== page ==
Haiti: After the Earthquake by Paul FarmerOn January 12, 2010 a massive earthquake laid waste to Port-au-Prince, Haiti, killing hundreds of thousands of people. Within three days, Dr. Paul Farmer arrived in the Haitian capital, along with a team of volunteers, to lend his services to the injured.In this vivid narrative, Farmer describes the incredible suffering--and resilience--that he encountered in Haiti. Having worked in the country for nearly thirty years, he skillfully explores the social issues that made Haiti so vulnerable to the earthquake--the very issues that make it an unnatural disaster. Complementing his account are stories from other doctors, volunteers, and earthquake survivors.
Haiti After the Earthquake will both inform and inspire readers to stand with the Haitian people against the profound economic and social injustices that formed the fault line for this disaster.
Haiti: After the Earthquake
Without one, it will have a hard time surviving the hurricane season. And next year will be worse. As a physician, Harvard University Professor of Medical Anthropology, co-founder of the international aid organization Partners in Health that seeks to provide better healthcare for the poor and UN Deputy Special Envoy to Haiti, Farmer has a multitude of perspectives from which to view the crisis. Thus, his book is equal parts memoir of a relief worker bearing witness to the horrors of post-earthquake Port-au-Prince, social history of a country scarred by centuries of international political machinations and analysis of the shortcomings of modern aid organizations. More than any of these, however, Haiti after the Earthquake is the story of a community, of the extraordinary strength and dedication of doctors and diplomats both local and foreign working to save the country from disaster.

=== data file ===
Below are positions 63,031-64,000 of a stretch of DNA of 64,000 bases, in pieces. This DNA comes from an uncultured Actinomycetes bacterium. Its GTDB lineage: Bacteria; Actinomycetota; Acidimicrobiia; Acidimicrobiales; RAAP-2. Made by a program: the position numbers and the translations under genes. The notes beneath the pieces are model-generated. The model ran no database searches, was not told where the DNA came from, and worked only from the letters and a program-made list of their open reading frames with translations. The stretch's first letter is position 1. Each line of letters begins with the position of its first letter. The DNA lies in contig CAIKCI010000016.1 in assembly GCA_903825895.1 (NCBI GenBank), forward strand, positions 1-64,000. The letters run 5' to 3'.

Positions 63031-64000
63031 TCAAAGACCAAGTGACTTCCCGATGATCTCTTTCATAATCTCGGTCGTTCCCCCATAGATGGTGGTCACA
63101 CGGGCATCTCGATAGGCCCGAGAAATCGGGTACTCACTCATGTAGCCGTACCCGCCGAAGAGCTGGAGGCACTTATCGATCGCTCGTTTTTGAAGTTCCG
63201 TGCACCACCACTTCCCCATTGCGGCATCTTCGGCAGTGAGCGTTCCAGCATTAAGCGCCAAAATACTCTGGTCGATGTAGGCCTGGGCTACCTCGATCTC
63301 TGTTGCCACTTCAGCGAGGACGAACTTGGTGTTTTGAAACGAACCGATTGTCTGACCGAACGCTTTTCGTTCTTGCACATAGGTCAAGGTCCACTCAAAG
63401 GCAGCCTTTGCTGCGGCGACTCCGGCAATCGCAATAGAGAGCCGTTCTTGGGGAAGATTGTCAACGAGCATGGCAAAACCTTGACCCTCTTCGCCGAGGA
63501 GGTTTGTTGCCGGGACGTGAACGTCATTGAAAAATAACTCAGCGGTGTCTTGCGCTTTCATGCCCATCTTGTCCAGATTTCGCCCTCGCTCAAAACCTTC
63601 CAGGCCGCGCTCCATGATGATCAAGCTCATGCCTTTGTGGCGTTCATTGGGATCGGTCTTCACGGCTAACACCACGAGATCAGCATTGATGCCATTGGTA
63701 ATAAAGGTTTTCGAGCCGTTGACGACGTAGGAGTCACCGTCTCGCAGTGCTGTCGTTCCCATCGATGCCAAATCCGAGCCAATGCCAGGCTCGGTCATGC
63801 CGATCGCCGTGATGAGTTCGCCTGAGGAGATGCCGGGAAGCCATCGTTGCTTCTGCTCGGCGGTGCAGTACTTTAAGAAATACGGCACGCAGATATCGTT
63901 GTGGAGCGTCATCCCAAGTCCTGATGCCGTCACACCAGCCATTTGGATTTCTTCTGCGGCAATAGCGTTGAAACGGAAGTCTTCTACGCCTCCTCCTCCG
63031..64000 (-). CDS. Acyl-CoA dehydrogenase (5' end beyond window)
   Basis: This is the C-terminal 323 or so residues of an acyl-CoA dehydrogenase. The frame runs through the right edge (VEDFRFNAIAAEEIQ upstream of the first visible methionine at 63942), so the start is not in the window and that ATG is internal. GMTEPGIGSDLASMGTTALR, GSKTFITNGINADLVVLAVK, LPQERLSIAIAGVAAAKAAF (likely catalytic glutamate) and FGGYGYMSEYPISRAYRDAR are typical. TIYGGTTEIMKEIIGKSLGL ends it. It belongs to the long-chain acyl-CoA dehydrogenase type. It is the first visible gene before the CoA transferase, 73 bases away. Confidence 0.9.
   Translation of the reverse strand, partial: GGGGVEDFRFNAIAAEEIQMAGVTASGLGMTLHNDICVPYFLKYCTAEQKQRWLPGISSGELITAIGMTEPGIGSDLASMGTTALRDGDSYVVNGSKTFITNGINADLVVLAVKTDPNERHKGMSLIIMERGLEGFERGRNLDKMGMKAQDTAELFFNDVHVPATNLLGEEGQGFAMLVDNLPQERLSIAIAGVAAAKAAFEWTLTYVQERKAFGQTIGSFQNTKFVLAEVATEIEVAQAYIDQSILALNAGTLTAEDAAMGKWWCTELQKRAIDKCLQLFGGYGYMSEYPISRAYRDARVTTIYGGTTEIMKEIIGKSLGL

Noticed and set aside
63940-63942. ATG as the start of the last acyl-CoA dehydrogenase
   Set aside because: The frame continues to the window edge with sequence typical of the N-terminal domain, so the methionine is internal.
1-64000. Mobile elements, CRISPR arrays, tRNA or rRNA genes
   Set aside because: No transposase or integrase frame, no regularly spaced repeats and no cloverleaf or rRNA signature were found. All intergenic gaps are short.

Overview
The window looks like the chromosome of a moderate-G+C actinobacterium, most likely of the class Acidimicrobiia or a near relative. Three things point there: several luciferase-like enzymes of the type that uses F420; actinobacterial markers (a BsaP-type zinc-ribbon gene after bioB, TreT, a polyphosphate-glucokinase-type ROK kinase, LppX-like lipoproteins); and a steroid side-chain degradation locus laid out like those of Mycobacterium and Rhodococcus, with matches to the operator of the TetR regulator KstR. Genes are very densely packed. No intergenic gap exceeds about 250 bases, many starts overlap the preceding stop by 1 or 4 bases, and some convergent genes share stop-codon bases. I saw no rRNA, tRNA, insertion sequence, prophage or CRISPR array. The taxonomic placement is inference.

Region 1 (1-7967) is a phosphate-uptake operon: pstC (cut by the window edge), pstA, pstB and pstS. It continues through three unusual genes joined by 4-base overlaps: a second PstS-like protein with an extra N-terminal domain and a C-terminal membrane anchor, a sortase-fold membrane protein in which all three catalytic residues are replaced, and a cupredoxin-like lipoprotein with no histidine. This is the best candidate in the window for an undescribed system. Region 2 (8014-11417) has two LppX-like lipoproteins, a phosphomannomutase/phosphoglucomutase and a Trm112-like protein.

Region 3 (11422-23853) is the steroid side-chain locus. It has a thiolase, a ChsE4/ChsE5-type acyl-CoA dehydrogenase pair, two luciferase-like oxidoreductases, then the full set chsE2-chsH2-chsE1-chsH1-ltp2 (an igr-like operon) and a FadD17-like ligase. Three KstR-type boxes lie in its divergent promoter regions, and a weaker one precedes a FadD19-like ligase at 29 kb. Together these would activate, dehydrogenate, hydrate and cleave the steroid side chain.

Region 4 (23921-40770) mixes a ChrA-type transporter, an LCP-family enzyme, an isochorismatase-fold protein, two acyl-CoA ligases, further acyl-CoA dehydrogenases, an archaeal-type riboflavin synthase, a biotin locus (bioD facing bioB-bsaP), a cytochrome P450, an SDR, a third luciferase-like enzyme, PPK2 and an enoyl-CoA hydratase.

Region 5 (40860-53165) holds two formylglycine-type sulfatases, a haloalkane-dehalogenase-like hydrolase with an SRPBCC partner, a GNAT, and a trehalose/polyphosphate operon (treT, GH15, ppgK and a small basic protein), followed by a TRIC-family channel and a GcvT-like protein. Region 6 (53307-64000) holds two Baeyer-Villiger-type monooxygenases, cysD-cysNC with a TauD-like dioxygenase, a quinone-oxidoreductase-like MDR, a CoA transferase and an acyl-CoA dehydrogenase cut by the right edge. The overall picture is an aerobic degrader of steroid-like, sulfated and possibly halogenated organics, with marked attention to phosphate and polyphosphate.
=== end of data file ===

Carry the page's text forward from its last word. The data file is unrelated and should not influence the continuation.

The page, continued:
Haiti After the Earthquake and millions of other books are available for instant access. . This item:Haiti After the Earthquake by Paul Farmer Paperback $ .
betrayal knows my name read online
Just Minutes After After The Earthquake in Haiti (Carrefour, Port-Au-Prince) Part 2
For someone who has spent nearly thirty years founding the largest and most effective medical NGO in Haiti, with a radical global health vision beyond almost anyone in his field, you would expect Paul Farmer to have something to say post-earthquake. As ever, he does and just as importantly do the twelve essayists — all friends, family and colleagues — who take up the final pages of this discursive diary. Seventeen years on, gone is the rage and clarity of his singular voice in the Uses of Haiti; six years on there is none of the expertise or erudition of Pathologies of Power. This is a more nuanced, if no less passionate, book, raising questions, sometimes without answering them at all, sometimes only addressing them very generically. But then as a clinician, teaching doctor or writer, Paul Farmer has always expected his patients, students or readers to think for themselves. Those who know of him, some, perhaps dismayed by his acceptance of a role as UN Deputy Special Envoy to Haiti under Bill Clinton in , need to read it by way of explanation and reconsider. Here, in UN mode, he is often as frustrated as you might be — dispensing with UN protocol, passports and bodyguards to get to where he has come from, to the ordinary Haitians who enabled him to teach us so much.